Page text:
The Watch

News and Information for Chicago FOP members.

Despite Prosecutor Saying Men Committed Murders, Attorney Says Firm Will Press Lawsuit

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Men were illegal aliens at the time of murders...

On Monday a Chicago attorney said that his law firm intends to file a lawsuit on behalf of two men whose conviction for a double murder was vacated last year, even though prosecutors said they believed the men are guilty of the murders.

From the Chicago Tribune:

First Assistant State’s Attorney Eric Sussman said prosecutors still strongly believe Gabriel Solache and Arturo Reyes are guilty of the 1998 fatal stabbing of a couple in their Bucktown neighborhood home. . . .

Nevertheless, Loevy & Loevy attorney Steven Art said Monday that his law firm intends to file a lawsuit on behalf of both men, illegal aliens at the time of the murders, before they leave the country to be sent back to their native Mexico.

Not only did prosecutors say that they believed Solache and Reyes were guilty, a third-party re-investigation of the cases by the law firm of Sidley Austin LLP also bolstered the guilt of the two men.

From their report:

“In fact, we have concluded that evidence available to us leads us to reject their claims of actual innocence.”

The case could ignite renewed debates about sanctuary cities and the prevalence of crime by illegal aliens because Solache and Reyes, along with a woman named Adriana Mejia, were convicted of murdering Jacinta and Mariano Soto in 1998 by repeatedly stabbing the couple in their own apartment. Blood from Jacinta Soto was found on the wall five feet away from her body. According to prosecutors, the three offenders then kidnapped the Sotos’ children.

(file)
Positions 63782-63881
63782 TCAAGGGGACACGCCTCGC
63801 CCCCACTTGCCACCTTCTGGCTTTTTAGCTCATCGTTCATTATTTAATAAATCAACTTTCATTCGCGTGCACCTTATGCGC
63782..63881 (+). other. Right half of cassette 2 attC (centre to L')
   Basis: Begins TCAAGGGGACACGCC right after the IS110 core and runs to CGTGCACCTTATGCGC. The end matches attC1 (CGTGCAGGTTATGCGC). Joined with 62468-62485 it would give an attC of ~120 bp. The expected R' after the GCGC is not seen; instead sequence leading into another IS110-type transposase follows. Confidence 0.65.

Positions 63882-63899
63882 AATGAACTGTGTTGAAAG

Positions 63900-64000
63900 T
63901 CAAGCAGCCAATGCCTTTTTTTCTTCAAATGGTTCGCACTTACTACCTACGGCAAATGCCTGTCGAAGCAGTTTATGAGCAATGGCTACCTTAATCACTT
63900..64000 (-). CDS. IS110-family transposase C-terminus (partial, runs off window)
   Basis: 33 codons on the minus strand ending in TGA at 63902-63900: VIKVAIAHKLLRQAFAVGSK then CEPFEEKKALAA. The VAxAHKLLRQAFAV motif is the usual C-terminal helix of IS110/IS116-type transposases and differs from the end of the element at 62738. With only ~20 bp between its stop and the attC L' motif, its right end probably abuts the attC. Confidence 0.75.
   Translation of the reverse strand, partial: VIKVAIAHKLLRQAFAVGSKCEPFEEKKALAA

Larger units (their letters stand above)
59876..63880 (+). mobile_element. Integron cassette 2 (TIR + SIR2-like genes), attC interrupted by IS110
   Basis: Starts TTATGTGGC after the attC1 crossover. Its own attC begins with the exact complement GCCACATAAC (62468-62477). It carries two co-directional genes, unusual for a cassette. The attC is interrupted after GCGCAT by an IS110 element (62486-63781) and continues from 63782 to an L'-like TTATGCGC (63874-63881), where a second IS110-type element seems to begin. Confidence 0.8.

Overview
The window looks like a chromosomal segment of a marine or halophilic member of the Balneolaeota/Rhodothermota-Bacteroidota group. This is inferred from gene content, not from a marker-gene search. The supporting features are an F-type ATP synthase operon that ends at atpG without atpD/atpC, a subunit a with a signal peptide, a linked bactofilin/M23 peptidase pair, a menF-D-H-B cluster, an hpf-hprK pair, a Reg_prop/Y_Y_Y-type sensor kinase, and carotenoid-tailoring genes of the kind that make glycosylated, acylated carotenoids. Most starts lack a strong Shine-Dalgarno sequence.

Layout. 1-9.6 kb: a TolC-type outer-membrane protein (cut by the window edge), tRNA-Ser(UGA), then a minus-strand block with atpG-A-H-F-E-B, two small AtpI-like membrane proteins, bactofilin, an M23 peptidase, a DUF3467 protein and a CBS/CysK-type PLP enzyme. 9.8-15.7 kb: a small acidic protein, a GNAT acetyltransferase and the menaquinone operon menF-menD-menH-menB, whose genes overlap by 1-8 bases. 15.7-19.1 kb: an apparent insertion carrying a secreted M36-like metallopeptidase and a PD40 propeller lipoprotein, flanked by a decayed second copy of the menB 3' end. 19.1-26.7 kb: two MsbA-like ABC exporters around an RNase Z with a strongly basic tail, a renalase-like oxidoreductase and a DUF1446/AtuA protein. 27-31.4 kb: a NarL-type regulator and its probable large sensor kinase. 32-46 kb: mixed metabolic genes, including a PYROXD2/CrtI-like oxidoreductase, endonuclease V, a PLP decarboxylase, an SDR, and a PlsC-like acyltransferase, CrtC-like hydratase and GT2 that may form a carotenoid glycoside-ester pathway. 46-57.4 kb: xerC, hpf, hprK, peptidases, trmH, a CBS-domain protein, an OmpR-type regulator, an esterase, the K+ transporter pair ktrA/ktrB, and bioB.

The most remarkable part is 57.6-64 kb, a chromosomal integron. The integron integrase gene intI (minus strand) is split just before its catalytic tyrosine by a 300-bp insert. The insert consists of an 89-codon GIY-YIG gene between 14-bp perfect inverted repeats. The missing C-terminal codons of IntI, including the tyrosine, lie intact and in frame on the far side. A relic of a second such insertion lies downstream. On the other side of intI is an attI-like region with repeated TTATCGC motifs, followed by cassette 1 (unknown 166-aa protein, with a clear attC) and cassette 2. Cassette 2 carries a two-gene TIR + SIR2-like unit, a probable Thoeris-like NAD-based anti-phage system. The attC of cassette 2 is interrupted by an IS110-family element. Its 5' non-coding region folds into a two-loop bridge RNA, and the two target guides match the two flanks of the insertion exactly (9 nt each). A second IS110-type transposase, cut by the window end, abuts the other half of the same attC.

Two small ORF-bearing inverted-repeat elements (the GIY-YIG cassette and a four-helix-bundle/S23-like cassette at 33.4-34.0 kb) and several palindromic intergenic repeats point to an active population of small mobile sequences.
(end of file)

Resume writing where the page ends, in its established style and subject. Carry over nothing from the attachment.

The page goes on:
Reyes got life. Solache was sentenced to death but was saved from execution by Governor George Ryan, who ended the death penalty in Illinois in 2003 under pressure from the wrongful conviction crowd.

A lawsuit against the city by the men and their attorneys at Loevy & Loevy could become a public relations nightmare for the city, as sources indicate that both men may also be angling to obtain a visa that would allow them back into the country, possibly as part of their legal crusade.

Where would they stay? For how long?

Not since Madison Hobley was exonerated in 2003 from death row for an arson that killed seven—another case Loevy & Loevy worked on—has the city seen such a bizarre turnabout in a wrongful conviction case: Two men serving life sentences for a double murder and kidnapping, freed from prison even though a prosecutor said he thought they were guilty, filing a lawsuit, and then, perhaps, coming back into the country.

The case could also cast a dark shadow on Cook County State’s Attorney Kimberly Foxx’s administration. The reason is that her predecessor, Anita Alvarez, stood by Guevara and the convictions.

“We don’t feel these guys are innocent guys,” prosecutor Fabio Valentini said about the Guevara cases under the Alvarez administration.

But within weeks of Kimberly Foxx taking over the prosecutor’s office after defeating Alvarez in the election, the state’s attorney did an about-face. Rather than back the Guevara cases as Alvarez did, Foxx began siding against the detective. She walked away from the convictions of two men in another Guevara case, both of whom were released from prison.

Foxx then forced Guevara to testify in the Solache/Reyes case, imposing a deeply suspicious “immunity” on Guevara that undermined his right to plead the Fifth. Guevara’s attorney cried foul, saying that his client was being put in a “perjury trap.”

According to the website Illinois Sunshine, Arthur Loevy donated $20,000 to Friends of Foxx in February 2016.

Her current director of Policy, Research and Development, Katie Hill, is also a former employee at Loevy & Loevy.

Is there a conflict of interest in the prosecutor’s office?

And then there is the Chicago media. The media is often accused by police officers and the FOP of a powerful bias in favor of wrongful conviction claims. The bias may be rearing itself again, for the media relentlessly covered the Solache and Reyes case when their attorneys and supporters were alleging misconduct against retired detective Guevara, but have gone silent about the two men possibly coming back into the country and filing their lawsuit against the city.